Stat of the Day – June 12, 2017

June 12, 2017


Quickstat – June 9, 2017

June 9, 2017


Stat of the Day – June 8, 2017

June 8, 2017


QuickStats: Age-Adjusted Rate of Motor Vehicle Traffic Deaths by Urbanization of County of Residence — 2005 and 2015

June 7, 2017

The overall age-adjusted rate of motor vehicle traffic deaths in the United States decreased 25% from 14.6 deaths per 100,000 population in 2005 to 10.9 in 2015.

During this period, the rate declined in each of the county groupings, with the largest decline of 26% in the large fringe metropolitan and micropolitan counties and the smallest decline of 20% in rural counties.

For both years, the rates for motor vehicle traffic deaths were higher in nonmetropolitan areas than in metropolitan areas.

In 2015, the age-adjusted rate in rural counties was nearly three times the rate for large central metropolitan counties (23.0 compared with 7.9 per 100,000).

Source: https://www.cdc.gov/mmwr/volumes/66/wr/mm6621a6.htm


Stat of the Day – June 7, 2017

June 7, 2017


Stat of the Day – June 6, 2017

June 6, 2017


High-deductible Health Plans and Financial Barriers to Medical Care: Early Release of Estimates from the National Health Interview Survey, 2016

June 6, 2017

Questions for Robin Cohen, Ph.D., Health Statistician and Lead Author on “High-deductible Health Plans and Financial Barriers to Medical Care: Early Release of Estimates from the National Health Interview Survey, 2016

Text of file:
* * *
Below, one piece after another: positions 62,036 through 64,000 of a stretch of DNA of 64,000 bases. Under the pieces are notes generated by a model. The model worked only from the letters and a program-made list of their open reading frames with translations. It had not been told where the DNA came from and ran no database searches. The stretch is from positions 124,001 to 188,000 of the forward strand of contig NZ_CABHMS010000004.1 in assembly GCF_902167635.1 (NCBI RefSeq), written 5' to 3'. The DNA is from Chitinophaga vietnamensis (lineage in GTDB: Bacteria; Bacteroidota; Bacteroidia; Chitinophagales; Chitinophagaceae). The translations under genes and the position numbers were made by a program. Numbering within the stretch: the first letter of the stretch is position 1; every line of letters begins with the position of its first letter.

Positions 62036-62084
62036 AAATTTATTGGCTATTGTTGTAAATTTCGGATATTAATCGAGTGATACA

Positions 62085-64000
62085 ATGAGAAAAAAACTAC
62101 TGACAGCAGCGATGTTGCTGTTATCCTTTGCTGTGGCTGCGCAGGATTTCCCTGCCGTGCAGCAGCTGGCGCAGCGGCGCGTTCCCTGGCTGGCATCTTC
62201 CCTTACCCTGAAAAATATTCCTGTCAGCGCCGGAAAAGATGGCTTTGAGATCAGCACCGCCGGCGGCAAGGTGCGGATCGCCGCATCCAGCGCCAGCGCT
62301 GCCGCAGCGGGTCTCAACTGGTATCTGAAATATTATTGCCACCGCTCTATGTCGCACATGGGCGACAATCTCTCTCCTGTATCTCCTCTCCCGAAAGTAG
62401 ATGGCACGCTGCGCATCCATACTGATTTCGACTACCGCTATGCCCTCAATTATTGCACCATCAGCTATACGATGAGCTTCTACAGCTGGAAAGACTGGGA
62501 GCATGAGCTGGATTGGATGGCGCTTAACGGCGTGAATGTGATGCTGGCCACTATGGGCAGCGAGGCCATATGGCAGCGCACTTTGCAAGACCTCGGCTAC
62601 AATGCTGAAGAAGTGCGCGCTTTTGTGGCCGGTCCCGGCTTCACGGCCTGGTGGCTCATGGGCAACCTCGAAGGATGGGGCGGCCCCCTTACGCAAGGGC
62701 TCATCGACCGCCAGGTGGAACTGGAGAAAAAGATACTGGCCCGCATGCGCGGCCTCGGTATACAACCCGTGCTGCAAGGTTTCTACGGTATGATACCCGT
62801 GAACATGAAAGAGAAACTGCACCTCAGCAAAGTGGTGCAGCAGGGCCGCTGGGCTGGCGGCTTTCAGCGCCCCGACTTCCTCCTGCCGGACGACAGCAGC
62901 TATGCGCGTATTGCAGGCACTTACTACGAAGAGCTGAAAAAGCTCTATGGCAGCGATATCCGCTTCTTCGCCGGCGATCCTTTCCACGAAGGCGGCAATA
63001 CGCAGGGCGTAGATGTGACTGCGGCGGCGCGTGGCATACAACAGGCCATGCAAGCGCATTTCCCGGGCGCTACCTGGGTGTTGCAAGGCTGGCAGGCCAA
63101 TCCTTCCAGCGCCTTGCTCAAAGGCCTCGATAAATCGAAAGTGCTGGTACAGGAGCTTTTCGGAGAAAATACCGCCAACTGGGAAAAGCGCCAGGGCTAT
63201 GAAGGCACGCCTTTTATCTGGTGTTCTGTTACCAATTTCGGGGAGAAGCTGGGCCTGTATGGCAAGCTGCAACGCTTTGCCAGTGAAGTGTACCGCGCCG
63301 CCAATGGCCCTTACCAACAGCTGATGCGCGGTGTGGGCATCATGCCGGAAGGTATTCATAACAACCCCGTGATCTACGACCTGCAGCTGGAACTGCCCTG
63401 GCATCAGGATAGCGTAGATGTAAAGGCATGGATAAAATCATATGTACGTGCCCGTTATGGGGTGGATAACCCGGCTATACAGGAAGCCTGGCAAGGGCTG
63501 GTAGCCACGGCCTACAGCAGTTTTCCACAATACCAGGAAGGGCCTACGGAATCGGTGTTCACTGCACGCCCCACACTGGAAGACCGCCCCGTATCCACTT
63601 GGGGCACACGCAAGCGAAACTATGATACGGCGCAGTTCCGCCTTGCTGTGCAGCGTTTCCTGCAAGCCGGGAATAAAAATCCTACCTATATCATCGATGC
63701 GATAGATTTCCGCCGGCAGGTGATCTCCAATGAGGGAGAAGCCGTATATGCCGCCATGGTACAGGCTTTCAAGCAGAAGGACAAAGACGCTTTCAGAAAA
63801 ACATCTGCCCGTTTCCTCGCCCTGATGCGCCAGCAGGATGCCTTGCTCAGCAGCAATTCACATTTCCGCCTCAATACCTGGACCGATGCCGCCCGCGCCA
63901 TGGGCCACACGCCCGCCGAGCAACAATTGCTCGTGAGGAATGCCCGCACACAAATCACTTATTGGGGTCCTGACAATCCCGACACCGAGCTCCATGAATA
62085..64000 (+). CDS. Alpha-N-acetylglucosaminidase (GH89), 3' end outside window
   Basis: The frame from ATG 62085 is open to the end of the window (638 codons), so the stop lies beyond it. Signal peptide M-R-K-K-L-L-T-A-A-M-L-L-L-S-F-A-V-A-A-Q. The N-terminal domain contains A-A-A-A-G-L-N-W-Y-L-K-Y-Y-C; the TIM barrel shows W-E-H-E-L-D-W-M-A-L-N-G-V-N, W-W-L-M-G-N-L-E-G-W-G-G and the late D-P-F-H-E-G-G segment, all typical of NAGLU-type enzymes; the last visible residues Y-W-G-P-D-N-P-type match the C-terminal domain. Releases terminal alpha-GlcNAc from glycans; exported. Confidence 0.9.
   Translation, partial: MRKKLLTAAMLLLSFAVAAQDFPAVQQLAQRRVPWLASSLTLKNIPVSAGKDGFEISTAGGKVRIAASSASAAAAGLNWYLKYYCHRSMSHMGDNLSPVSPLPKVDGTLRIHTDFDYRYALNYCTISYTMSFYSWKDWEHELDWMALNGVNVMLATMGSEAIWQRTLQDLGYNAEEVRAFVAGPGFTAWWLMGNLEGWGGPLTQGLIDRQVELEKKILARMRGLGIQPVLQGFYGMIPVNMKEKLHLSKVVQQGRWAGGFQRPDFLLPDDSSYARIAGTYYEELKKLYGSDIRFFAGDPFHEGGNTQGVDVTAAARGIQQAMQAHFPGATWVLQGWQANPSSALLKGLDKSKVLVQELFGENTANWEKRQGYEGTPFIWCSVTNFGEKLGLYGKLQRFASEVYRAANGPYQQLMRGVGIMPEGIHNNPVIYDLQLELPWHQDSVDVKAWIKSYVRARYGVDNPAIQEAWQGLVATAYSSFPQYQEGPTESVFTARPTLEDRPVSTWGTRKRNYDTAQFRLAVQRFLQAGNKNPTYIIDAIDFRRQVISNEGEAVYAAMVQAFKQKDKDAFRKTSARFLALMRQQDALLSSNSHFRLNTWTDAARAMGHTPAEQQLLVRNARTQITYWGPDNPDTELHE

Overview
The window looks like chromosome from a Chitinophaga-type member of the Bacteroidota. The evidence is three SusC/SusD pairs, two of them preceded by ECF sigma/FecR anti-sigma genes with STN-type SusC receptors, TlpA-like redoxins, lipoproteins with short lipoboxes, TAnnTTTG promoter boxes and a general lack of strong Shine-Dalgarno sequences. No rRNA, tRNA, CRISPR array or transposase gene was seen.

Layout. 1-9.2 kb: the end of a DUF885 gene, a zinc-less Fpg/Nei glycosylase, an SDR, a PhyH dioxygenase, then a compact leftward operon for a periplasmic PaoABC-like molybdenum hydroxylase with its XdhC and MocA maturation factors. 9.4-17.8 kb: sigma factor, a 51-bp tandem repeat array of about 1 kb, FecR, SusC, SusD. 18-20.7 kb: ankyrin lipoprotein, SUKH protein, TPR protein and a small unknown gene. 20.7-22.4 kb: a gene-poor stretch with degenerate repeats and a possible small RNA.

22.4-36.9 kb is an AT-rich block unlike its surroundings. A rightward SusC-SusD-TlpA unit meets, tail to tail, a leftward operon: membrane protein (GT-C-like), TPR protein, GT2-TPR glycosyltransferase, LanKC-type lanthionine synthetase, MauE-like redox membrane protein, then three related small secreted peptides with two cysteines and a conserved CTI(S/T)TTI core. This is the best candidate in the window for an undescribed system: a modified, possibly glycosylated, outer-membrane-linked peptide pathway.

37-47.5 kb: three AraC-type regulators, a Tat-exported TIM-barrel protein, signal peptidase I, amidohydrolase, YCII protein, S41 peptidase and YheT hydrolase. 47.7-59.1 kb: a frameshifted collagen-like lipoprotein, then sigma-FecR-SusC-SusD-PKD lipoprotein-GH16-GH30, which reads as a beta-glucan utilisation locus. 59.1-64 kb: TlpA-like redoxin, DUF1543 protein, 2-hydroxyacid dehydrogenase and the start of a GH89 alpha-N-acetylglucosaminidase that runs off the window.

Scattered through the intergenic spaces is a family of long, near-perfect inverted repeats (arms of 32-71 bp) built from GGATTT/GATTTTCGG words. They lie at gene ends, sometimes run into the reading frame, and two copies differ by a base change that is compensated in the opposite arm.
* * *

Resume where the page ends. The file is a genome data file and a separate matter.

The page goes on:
Q: Can you explain what high-deductible health plans (HDHP) are and why did you decide to look at this?

RC: High-deductible health plans (HDHP) are health insurance policies with higher deductibles than traditional plans. In 2016, a HDHP was defined as a health plan with an annual deductible of at least $1,300 for self-only coverage or $2,600 for family coverage. Traditional plans have annual deductibles below these levels. Relative to traditional plans, HDHPs tend to have lower premium costs. Because of the higher deductibles, persons enrolled in HDHPs can have higher out-of-pocket costs in the initial stages of care. We wanted to examine whether persons enrolled in HDHPs were more likely to forgo or delay care due to cost.


Q: How has the percentage of U.S. adults aged 18–64 with employment-based coverage enrolled in a HDHP changed from 2011-2016?

RC: The percentage of adults aged 18–64 with employment-based coverage enrolled in an HDHP increased from 26.3% in 2011 to 39.3% in 2016.


Q: What did your report find out among privately insured adults aged 18–64 with HDHPs?

RC:  In 2016, among privately insured adults aged 18–64, the percentage of those who did not get or delayed needed medical care due to cost in the past 12 months was significantly higher for those with an HDHP than those with a traditional plan.


Q: Was there anything in your report that surprised you?

RC: Regardless of the type of directly purchased coverage, adults with directly purchased coverage were more likely to not get or delay medical care due to cost than those with employment-based coverage.


Q: What is the take home message from this report?

RC: Among adults with private health insurance, those who have HDHPs are more likely to experience cost-related barriers to health care.